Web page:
Spiral ganglion neurons are protected from degeneration by GDNF gene therapy

Masao Yagi, Sho Kanzaki, Kohei Kawamoto, Brian Shin, Pratik P. Shah, Ella Magal, Jackie Sheng, Yehoash Raphael

Research output: Contribution to journalArticlepeer-review

134 Citations (Scopus)


Perceptual benefits from the cochlear prosthesis are related to the quantity and quality of the patient's auditory nerve population. Multiple neurotrophic factors, such as glial cell line-derived neurotrophic factor (GDNF), have been shown to have important roles in the survival of inner ear auditory neurons, including protection of deafferented spiral ganglion cells (SGCs). In this study, GDNF gene therapy was tested for its ability to enhance survival of SGCs after aminoglycoside/diuretic-induced insult that eliminated the inner hair cells. The GDNF transgene was delivered by adenoviral vectors. Similar vectors with a reporter gene (lacZ) insert served as controls. Four or seven days after bilateral deafening, 5 μl of an adenoviral suspension (Ad-GDNF or Ad-lacZ) or an artificial perilymph was injected into the left scala tympani of guinea pigs. Animals were sacrificed 28 days after deafening and their inner ears prepared for SGC counts. Adenoviral-mediated GDNF transgene expression enhanced SGC survival in the left (viral-treated) deafened ears. This observation suggests that GDNF is one of the survival factors in the inner ear and may help maintain the auditory neurons after insult. Application of GDNF and other survival factors via gene therapy has great potential for inducing survival of auditory neurons following hair cell loss.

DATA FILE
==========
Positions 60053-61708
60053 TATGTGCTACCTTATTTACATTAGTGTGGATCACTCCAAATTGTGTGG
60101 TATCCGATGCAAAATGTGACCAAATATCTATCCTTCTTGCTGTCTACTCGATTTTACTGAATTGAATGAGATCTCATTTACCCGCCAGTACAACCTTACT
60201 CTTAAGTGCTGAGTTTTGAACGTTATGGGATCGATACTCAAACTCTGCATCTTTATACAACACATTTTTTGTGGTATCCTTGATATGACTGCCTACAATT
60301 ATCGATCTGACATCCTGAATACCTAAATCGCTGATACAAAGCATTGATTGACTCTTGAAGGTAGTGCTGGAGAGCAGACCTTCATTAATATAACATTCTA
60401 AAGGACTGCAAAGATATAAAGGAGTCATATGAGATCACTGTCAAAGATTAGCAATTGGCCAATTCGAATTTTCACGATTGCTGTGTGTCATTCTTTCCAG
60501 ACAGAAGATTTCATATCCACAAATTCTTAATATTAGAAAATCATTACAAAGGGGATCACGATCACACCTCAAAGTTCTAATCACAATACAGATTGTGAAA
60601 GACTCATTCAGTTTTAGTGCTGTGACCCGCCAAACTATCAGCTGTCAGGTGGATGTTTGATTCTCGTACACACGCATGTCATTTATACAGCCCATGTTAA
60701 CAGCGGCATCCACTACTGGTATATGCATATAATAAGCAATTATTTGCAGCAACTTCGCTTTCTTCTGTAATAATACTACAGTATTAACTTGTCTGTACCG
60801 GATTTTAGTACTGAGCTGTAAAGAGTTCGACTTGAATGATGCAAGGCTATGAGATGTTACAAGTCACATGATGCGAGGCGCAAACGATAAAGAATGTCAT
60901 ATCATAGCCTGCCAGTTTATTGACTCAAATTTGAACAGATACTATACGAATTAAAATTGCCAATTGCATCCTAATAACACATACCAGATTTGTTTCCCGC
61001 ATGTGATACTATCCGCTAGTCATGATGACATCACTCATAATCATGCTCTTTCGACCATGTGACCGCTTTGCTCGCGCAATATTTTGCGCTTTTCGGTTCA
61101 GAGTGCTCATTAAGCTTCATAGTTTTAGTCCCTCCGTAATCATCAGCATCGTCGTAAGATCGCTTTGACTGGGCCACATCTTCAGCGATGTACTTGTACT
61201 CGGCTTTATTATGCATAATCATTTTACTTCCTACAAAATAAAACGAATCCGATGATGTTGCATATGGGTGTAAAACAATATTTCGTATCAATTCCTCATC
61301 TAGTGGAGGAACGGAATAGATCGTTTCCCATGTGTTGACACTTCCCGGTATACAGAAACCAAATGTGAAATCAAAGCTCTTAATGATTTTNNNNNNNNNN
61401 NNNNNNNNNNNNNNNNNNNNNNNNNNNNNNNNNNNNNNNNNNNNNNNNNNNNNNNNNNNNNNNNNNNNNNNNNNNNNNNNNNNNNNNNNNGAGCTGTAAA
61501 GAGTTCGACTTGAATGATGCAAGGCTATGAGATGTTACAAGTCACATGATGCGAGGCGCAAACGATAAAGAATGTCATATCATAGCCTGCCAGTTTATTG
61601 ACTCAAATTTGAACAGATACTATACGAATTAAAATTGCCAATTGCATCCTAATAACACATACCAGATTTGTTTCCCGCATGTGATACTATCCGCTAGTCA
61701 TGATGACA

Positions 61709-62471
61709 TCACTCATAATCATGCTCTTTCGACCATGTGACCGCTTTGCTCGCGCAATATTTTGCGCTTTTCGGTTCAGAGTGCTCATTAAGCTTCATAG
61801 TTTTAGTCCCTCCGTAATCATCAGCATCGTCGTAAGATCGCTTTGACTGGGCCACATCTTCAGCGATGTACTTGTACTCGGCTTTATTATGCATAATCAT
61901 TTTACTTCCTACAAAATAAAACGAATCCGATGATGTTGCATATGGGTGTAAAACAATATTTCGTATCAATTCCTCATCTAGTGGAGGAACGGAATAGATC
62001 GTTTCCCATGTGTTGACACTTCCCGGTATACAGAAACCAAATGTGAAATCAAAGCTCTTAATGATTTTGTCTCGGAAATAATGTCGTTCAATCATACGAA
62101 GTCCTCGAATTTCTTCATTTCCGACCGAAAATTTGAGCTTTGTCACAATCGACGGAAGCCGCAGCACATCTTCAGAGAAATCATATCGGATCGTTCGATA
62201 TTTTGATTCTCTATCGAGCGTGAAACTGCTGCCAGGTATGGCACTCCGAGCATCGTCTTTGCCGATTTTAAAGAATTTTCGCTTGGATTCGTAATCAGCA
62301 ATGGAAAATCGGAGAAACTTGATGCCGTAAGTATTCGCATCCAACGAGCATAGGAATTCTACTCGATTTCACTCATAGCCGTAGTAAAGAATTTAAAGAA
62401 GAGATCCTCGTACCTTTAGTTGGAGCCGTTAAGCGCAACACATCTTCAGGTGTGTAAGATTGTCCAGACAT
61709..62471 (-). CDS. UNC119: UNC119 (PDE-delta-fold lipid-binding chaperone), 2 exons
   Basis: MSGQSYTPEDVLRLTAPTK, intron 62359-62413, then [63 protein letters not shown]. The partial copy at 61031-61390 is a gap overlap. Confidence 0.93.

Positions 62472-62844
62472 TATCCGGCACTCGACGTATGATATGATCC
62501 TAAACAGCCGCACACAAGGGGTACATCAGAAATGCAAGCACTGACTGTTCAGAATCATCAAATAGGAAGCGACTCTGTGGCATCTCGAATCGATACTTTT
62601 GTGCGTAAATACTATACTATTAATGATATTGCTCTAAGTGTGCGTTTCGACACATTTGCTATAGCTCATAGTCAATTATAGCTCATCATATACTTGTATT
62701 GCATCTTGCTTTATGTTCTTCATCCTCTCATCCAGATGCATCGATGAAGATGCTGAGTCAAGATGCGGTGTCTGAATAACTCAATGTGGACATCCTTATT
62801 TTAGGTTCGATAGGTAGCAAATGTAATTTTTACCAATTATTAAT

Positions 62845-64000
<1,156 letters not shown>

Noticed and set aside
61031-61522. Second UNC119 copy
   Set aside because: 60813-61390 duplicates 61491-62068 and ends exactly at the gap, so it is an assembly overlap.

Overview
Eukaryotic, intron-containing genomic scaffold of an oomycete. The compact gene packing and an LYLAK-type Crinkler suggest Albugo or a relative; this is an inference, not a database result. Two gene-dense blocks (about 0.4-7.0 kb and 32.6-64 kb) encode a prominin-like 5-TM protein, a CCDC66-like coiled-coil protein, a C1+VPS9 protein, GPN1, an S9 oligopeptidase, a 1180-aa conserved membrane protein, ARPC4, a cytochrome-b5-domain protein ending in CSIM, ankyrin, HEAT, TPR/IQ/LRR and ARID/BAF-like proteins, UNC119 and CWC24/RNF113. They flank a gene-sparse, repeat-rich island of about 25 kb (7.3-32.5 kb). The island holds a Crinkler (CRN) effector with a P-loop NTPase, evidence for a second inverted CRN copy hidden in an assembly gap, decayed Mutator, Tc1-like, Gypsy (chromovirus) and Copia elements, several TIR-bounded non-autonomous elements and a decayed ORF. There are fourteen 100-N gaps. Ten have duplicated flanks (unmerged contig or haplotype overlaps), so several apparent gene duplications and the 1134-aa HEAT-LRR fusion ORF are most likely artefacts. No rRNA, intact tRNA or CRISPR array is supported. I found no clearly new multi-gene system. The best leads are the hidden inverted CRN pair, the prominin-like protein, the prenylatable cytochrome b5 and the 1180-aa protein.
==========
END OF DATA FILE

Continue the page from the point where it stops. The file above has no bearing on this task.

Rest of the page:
Original languageEnglish
Pages (from-to)315-325
Number of pages11
JournalJARO - Journal of the Association for Research in Otolaryngology
Issue number4
Publication statusPublished - 2000


  • Cochlea
  • GDNF
  • Gene transfer
  • Guinea pig
  • Spiral ganglion cell

ASJC Scopus subject areas

  • Otorhinolaryngology
  • Sensory Systems


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